Spinal cord disorders can cause permanent severe problems, such as paralysis or impaired bladder and bowel control (urinary incontinence Urinary Incontinence in Adults Urinary incontinence is involuntary loss of urine. Incontinence can occur in both men and women at any age, but it is more common among women and older adults, affecting about 30% of older women... read more and fecal incontinence Fecal Incontinence Fecal incontinence is the loss of control over bowel movements. Fecal incontinence can occur briefly during bouts of diarrhea or when hard stool becomes lodged in the rectum ( fecal impaction)... read more ). Sometimes these problems can be avoided or minimized if evaluation and treatment are done quickly.
Causes of spinal cord disorders include injuries, infections, a blocked blood supply, and compression by a fractured bone or a tumor.
Typically, muscles are weak or paralyzed, sensation is abnormal or lost, and controlling bladder and bowel function may be difficult.
Doctors base the diagnosis on symptoms and results of a physical examination and imaging tests, such as magnetic resonance imaging.
The condition causing the spinal cord disorder is corrected if possible.
Often, rehabilitation is needed to recover as much function as possible.
Anatomy of the Spinal Cord
The spinal cord Spinal Cord The spinal cord is a long, fragile tubelike structure that begins at the end of the brain stem and continues down almost to the bottom of the spine. The spinal cord consists of bundles of nerve... read more is the main pathway of communication between the brain and the rest of the body. It is a long, thick, fragile structure that extends downward from the base of the brain. The cord is protected by the back bones (vertebrae) of the spine (spinal column). The vertebrae are separated and cushioned by disks made of cartilage.
The spine is divided into four sections, and each section is referred to by a letter.
Cervical (C): Neck
Thoracic (T): Chest
Lumbar (L): Lower back
Sacral (S): Pelvis and tailbone
Within each section of the spine, the vertebrae are numbered beginning at the top. These labels (letter plus a number) are used to indicate locations (levels) in the spinal cord. Doctors can sometimes determine where the spinal cord is damaged—the level—based on the symptoms a person has. For examples, if a person's legs, trunk, and hands are paralyzed but the person can move shoulders and elbows normally, the cervical spinal cord between levels 7 and 8 (C7 to C8) is damaged.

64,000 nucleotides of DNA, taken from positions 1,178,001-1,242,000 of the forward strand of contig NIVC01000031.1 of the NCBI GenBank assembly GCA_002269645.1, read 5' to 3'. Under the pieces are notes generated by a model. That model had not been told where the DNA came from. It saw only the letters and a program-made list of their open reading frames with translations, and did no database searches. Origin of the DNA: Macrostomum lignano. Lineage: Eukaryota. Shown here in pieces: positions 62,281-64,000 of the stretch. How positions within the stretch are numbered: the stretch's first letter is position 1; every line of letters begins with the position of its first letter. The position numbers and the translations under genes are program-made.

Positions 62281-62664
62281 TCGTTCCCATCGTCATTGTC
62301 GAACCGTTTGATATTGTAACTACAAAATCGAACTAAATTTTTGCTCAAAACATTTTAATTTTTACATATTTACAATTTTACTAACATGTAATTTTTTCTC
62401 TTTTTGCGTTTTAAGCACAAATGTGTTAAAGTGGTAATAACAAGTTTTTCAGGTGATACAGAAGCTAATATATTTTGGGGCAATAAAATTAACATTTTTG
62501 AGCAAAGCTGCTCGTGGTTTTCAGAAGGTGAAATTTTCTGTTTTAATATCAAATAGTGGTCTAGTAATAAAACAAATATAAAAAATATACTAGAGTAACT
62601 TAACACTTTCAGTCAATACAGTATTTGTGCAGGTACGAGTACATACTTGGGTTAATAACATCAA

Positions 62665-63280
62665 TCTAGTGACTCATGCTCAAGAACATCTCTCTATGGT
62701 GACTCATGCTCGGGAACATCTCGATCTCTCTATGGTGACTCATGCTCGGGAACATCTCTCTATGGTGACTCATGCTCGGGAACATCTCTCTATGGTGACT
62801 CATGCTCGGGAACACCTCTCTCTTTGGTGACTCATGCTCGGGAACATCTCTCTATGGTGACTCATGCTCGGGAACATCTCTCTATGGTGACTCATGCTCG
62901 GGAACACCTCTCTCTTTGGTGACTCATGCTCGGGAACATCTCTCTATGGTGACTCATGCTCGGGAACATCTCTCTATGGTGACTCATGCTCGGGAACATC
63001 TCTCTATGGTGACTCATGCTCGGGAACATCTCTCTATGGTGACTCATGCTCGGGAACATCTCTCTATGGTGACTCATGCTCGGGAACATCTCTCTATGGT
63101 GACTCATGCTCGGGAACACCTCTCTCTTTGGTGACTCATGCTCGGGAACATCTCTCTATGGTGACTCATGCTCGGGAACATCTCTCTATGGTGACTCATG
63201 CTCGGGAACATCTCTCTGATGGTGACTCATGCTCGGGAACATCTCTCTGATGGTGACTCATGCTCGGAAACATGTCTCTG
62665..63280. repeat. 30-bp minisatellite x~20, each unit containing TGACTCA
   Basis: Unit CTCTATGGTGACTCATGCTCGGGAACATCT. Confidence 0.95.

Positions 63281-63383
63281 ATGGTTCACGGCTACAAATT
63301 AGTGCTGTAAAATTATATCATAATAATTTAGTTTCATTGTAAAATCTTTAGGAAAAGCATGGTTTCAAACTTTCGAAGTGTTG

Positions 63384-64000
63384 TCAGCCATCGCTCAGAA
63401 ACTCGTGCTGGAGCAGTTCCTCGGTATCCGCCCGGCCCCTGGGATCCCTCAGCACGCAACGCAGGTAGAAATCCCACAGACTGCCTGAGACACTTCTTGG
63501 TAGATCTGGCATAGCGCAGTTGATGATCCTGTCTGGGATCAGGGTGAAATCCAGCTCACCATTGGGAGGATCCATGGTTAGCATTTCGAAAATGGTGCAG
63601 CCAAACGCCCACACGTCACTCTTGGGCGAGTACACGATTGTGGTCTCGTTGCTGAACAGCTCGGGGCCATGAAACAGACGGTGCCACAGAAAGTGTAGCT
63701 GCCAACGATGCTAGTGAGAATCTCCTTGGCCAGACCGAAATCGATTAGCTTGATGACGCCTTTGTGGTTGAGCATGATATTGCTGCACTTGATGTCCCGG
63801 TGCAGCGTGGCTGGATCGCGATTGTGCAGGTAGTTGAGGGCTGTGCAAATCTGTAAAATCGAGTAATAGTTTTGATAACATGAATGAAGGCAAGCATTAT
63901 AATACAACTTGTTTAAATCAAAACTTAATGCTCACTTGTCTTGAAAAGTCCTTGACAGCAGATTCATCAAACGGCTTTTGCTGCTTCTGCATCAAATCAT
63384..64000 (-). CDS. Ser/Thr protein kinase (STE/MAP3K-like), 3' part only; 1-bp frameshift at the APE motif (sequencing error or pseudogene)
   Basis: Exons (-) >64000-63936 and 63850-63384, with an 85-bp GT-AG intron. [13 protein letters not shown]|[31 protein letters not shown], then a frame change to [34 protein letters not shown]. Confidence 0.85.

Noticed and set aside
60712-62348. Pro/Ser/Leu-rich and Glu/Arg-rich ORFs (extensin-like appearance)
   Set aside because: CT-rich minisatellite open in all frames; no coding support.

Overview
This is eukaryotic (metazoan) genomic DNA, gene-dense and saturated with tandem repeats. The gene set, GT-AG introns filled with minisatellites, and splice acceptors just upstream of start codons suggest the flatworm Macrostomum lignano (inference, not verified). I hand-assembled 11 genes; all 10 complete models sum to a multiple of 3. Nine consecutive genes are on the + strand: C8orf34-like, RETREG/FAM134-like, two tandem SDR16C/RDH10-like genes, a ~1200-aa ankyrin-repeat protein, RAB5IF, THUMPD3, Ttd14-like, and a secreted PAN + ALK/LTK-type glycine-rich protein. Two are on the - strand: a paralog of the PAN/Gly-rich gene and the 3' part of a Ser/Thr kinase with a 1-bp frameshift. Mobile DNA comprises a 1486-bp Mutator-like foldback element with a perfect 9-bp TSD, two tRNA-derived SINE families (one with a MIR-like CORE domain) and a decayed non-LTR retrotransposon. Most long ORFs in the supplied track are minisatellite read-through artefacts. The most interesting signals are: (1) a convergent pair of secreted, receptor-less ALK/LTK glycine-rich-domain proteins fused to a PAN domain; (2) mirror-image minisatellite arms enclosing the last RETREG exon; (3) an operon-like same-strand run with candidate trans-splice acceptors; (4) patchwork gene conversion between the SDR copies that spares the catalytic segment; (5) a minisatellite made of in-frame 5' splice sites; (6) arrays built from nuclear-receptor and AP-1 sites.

Where Is the Spinal Cord Damaged?
Along the length of the spinal cord, 31 pairs of spinal nerves emerge through spaces between the vertebrae. Each spinal nerve runs from a specific vertebra in the spinal cord to a specific area of the body. Based on this fact, the skin’s surface has been divided into areas called dermatomes. A dermatome is an area of skin whose sensory nerves all come from a single spinal nerve root. Loss of sensation in a particular dermatome enables doctors to locate where the spinal cord is damaged.
The surface of the skin is divided into specific areas, called dermatomes. A dermatome is an area of skin whose sensory nerves all come from a single spinal nerve root. Sensory nerves carry information about such things as touch, pain, temperature, and vibration from the skin to the spinal cord.
Spinal roots come in pairs—one of each pair on each side of the body. There are 31 pairs:
There are dermatomes for each of these nerve roots.
Sensory information from a specific dermatome is carried by sensory nerve fibers to the spinal nerve root of a specific vertebra. For example, sensory information from a strip of skin along the back of the thigh, is carried by sensory nerve fibers to the 2nd sacral vertebra (S2) nerve root.
A spinal nerve has two nerve roots (a motor root and a sensory root). The only exception is the first spinal nerve, which has no sensory root.
Motor root: The root in the front (the motor or anterior root) contains nerve fibers that carry impulses (signals) from the spinal cord to muscles to stimulate muscle movement (contraction).
Sensory root: The root in the back (the sensory or posterior root) contains nerve fibers that carry sensory information about touch, position, pain, and temperature from the body to the spinal cord.
Did You Know...